Giving Thought: COVID-19 triggers a creative solution for the homeless
Editor’s Note: The Giving Thought column, which was appearing twice-monthly on Tuesdays, will appear on a weekly basis on Thursdays as the community continues to recover from the pandemic and ACF’s role is increased.
What happens to Coloradans who’ve been ordered to “stay at home” but don’t have a home?
Since the COVID-19 pandemic hit the United States, public officials have wrestled with this question, and the answers vary by jurisdiction. In the upper Roaring Fork Valley, the Aspen Homeless Shelter runs a “day center” on Castle Creek Road, where local homeless people can take a shower, do their laundry and grab a hot meal, but there is no year-round building where they can spend the night. St. Mary Catholic Church in Aspen offers overnight shelter for four months of winter, but the pandemic, and the necessity of social distancing, eliminated that option in March.
Part of Pitkin County’s multi-pronged approach to homelessness in the COVID-19 era has been to establish a “safe outdoor space” for homeless locals on county property near the Brush Creek Park and Ride lot. (Read the Aspen Times Weekly feature published May 21 on the camp.)
Just south of the Roaring Fork Transportation Authority bus stop at the Brush Creek stoplight, an orderly village of tents and small recreational vehicles has taken shape. The county has provided portable bathrooms, wash stations, water barrels, solar showers and bear-proof trash containers. Aspen Skiing Co. contributed fencing to separate and delineate the individual camps. A designated “camp host” works with public officials, including local law enforcement, to ensure all health-related rules are observed and that all residents feel safe.
“There are 15 or so people living out there successfully,” said Nan Sundeen, the county’s human services director. “The primary purpose is public and individual health. We needed for the people experiencing homelessness to have a home they could rely on and feel safe in.”
Braulio Jerez, the Aspen Police Department’s human service officer, visits the encampment several times per week and feels the project has been a huge benefit to both the homeless population and the community.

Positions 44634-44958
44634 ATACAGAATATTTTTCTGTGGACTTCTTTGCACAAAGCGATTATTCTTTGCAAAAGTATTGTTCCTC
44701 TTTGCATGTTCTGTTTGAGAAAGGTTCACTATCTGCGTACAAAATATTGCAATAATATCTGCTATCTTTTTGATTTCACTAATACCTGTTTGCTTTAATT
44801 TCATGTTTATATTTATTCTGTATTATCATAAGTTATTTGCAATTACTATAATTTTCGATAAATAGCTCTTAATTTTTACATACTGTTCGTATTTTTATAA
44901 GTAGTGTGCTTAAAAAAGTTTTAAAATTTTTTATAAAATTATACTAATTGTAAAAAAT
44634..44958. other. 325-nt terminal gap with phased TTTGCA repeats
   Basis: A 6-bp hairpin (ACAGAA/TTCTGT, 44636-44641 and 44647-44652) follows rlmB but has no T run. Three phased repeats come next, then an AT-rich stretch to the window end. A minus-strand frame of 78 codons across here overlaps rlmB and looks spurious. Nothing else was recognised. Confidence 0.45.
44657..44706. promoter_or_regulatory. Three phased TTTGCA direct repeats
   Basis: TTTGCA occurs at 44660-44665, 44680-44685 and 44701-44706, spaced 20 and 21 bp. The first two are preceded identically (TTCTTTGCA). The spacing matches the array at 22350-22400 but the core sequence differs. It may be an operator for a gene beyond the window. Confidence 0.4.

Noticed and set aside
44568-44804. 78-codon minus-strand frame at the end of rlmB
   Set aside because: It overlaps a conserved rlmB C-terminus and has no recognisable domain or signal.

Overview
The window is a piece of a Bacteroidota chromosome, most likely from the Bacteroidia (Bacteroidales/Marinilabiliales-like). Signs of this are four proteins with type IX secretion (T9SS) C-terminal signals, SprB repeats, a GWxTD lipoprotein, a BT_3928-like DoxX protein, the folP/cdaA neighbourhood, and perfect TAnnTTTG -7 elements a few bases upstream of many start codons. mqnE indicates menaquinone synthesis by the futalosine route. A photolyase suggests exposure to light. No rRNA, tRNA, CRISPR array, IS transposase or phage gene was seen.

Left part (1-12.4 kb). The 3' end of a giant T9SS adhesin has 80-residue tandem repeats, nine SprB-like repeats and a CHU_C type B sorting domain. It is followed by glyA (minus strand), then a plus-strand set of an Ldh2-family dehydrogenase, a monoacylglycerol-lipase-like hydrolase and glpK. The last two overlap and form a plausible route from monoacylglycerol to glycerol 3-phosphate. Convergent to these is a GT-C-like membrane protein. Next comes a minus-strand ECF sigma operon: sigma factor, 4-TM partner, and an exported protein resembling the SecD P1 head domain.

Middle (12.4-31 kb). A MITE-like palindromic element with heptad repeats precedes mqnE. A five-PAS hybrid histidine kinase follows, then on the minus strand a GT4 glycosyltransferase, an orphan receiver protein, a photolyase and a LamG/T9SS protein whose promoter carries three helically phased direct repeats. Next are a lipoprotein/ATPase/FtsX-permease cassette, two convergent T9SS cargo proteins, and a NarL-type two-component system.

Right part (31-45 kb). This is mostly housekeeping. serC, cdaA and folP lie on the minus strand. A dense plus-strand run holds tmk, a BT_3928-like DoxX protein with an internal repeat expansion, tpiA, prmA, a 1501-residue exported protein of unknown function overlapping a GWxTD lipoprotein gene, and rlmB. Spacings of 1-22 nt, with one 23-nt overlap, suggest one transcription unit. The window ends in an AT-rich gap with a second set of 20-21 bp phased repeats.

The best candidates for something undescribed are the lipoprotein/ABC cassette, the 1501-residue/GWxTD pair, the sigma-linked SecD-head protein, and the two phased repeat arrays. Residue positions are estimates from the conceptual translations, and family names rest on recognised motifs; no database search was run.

“I would say there’s been an 80 percent decrease in our department’s contacts with our typical homeless population — for things like sleeping in public, open container violations, trespassing and so forth,” Jerez said. “I’d say the camp has served its purpose, by having all these individuals centralized in one location. There’s food, water and shelter being provided. And whatever needs may come up, it’s easy to address when it’s one location.”
Jerez says the residents have pitched in to build their own shower and a gazebo for shelter from the summer sun. “These are just normal people who have run into problems and are trying to get their lives together,” he said. “A lot of them were working before COVID came along. They all want to work.”
Vince Savage, executive director of the Aspen Homeless Shelter, has long advocated for some kind of year-round, permanent shelter, but hasn’t found a building. He can’t say yet whether the current encampment might have a future life, but he’s glad to see it succeeding.
“Just by chance and necessity, we were forced to give something a try,” Savage said. “It shows that this kind of thing can work, even on a shoestring budget and a shoestring operation out there.”
Nobody is declaring victory over homelessness in the valley, but the “experiment” out at Brush Creek does offer lessons for local officials to consider when society is no longer in the grip of COVID-19.
“The success of that encampment is something Pitkin County really needs to think about,” Jerez said. “There’s a social contract out there that everyone signs, and we really haven’t had many issues or disagreements.”
Does the encampment have a future? Could it be winterized and house people longer-term? Or could it point the way toward a permanent, brick-and-mortar solution that enables the residents to live somewhat independently? Nobody has those answers yet, because nobody knows what the legal and public-health environment will look like even three months from today, let alone next year.
For the time being, however, there is a cautious optimism about the project. And we could all use a little optimism nowadays.
“There are so many ifs, it’s just really hard to predict,” Savage said. “We’re not going to end homelessness, but we can do something.”
Tamara Tormohlen is executive director of Aspen Community Foundation.
On a recent September Saturday morning, I awoke with an intense yearning to lose myself in the mountains, disconnect from cell service, and rediscover why I decided to call Aspen home in the first place. Standing there, at the Cathedral Lake trailhead, I knew I was right where I needed to be.